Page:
Clinical play: When England plays they often create several point scoring chances throughout the match; where they have fallen down in the past, however, is being clinical about these opportunities and ensuring pressure is turned into points. England were more clinical during the Six Nations than they have been for some time, and if they’re to challenge Australia this month then they need to replicate it throughout the tour and make sure Australia aren’t given room to breathe.

The series itself is going to offer up some great rugby, I have no doubt, and hopefully it will give a chance for some of the younger members of England’s squad to express themselves against a well-established Wallaby team. England will be going over with one mentality, to win, but they must make sure that the basics are executed well and the foundations for England’s future are set in terms of their style. England possesses ample talent in their squad and hopefully this tour will provide the perfect base to nurture and progress it.

Betting Tips: If we look at the home Nations on their respective tours, England, Ireland, Wales and Scotland, there is certainly money to be made in terms of series head-to-head scores.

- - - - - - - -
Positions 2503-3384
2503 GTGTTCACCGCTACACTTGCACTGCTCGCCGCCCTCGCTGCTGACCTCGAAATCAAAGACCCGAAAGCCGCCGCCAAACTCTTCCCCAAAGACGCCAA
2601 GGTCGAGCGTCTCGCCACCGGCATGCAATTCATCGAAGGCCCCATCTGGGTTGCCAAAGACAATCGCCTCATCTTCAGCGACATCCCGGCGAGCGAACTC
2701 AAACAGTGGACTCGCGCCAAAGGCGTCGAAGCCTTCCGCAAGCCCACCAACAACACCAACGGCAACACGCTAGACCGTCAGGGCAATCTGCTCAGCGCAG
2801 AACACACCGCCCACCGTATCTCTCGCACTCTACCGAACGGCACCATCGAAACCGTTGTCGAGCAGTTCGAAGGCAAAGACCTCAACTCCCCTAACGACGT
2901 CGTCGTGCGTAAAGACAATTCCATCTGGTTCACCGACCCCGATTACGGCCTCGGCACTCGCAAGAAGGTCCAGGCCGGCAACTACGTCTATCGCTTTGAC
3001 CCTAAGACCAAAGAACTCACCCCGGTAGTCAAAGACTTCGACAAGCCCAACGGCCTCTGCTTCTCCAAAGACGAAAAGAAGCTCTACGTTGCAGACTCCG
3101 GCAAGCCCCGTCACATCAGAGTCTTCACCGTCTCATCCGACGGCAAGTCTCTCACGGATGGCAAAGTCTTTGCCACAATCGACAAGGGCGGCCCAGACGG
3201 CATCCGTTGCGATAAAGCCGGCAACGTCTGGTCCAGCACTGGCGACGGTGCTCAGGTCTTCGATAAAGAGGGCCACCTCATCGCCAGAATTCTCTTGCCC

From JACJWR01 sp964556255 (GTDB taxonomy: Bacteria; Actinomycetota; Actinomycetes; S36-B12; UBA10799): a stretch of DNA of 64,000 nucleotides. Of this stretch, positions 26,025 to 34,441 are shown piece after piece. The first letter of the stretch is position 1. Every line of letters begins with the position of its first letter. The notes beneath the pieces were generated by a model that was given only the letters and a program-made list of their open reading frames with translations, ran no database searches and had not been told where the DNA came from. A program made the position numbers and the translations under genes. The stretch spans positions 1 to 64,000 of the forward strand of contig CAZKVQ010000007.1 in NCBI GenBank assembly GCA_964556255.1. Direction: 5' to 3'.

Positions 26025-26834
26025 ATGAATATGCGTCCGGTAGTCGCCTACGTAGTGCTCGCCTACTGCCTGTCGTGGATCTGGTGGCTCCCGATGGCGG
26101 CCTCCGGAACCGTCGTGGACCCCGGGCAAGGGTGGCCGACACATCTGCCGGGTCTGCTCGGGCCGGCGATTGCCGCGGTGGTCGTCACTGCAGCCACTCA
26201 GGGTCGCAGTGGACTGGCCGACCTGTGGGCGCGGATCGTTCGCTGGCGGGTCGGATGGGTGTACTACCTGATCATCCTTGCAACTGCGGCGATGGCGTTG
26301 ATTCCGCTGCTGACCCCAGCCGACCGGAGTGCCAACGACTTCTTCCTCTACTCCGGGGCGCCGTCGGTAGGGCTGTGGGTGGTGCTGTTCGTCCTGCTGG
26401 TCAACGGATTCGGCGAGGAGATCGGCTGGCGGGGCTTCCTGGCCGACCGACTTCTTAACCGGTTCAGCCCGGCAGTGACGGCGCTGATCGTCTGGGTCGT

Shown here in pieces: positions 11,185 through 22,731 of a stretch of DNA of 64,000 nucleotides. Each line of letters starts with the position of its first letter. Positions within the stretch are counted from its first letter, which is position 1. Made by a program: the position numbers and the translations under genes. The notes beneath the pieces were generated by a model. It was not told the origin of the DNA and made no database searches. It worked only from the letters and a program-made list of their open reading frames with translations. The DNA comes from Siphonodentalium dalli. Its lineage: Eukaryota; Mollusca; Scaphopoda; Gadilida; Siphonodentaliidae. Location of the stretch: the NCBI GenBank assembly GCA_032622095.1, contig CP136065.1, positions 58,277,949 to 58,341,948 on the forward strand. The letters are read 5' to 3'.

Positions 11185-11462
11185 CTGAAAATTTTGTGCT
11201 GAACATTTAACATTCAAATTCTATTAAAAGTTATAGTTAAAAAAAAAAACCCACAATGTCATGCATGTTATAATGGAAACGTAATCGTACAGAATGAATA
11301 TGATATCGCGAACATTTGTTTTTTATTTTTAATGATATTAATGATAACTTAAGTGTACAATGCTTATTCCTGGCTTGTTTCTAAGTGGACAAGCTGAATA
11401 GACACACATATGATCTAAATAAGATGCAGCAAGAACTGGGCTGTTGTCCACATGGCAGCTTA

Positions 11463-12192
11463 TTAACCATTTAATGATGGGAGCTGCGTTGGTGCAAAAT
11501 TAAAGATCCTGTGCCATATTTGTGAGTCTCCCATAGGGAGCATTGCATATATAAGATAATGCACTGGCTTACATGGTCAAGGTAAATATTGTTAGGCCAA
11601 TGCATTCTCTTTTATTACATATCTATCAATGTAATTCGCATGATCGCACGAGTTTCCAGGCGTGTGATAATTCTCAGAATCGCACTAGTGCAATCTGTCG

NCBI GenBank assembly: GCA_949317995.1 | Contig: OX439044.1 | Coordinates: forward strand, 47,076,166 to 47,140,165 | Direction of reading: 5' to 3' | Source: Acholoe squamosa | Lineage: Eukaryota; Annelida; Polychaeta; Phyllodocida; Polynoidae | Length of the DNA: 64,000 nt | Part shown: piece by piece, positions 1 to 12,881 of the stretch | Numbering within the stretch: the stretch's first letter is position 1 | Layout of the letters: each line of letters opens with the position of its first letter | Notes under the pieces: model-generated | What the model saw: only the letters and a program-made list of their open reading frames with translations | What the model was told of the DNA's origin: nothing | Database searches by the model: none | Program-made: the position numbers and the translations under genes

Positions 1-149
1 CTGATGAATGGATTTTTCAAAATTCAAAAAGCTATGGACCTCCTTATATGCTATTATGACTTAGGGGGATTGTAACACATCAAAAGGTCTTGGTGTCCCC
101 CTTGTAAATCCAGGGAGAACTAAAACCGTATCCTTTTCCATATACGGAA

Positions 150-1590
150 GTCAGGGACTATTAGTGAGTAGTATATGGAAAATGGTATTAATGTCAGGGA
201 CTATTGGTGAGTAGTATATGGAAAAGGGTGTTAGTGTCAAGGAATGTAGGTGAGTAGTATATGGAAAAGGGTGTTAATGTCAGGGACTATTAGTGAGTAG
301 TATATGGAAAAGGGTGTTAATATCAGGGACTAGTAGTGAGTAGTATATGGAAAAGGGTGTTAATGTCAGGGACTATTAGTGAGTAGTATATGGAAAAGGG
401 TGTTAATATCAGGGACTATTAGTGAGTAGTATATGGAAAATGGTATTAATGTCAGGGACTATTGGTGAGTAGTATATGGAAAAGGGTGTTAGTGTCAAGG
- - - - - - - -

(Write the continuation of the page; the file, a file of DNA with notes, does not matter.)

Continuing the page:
England: I genuinely believe England has what it takes to go to Australia and win the series, but it will be close. I would have England to win 2-1.

Ireland: Ireland has been plagued by injuries from the Pro-12 final on the weekend, and coming up against a formidable South African team they are going to struggle. The matches will be close but I feel that it’s going to be a 3-0 series win for the Springboks.

Wales: Wales had an indifferent Six Nations and after their somewhat plateaued performance against Wales on Saturday a tour of New Zealand is potentially the last thing they need. New Zealand will win the series 3-0 and for me it will be with relative comfort.

Scotland: Scotland have two tests against Japan this June, and with the Cherry Blossoms having come off their best World Cup showing, and as newly crowned Asian Champions, Vern Cotter’s men will have their work cut out. I believe that ultimately, given the talent Scotland have at their disposal, Scotland will win both the tests, 2-0. It wouldn’t surprise me, however, if both teams shared the spoils and the series was drawn.

(Images sourced from The Express, The Telegraph)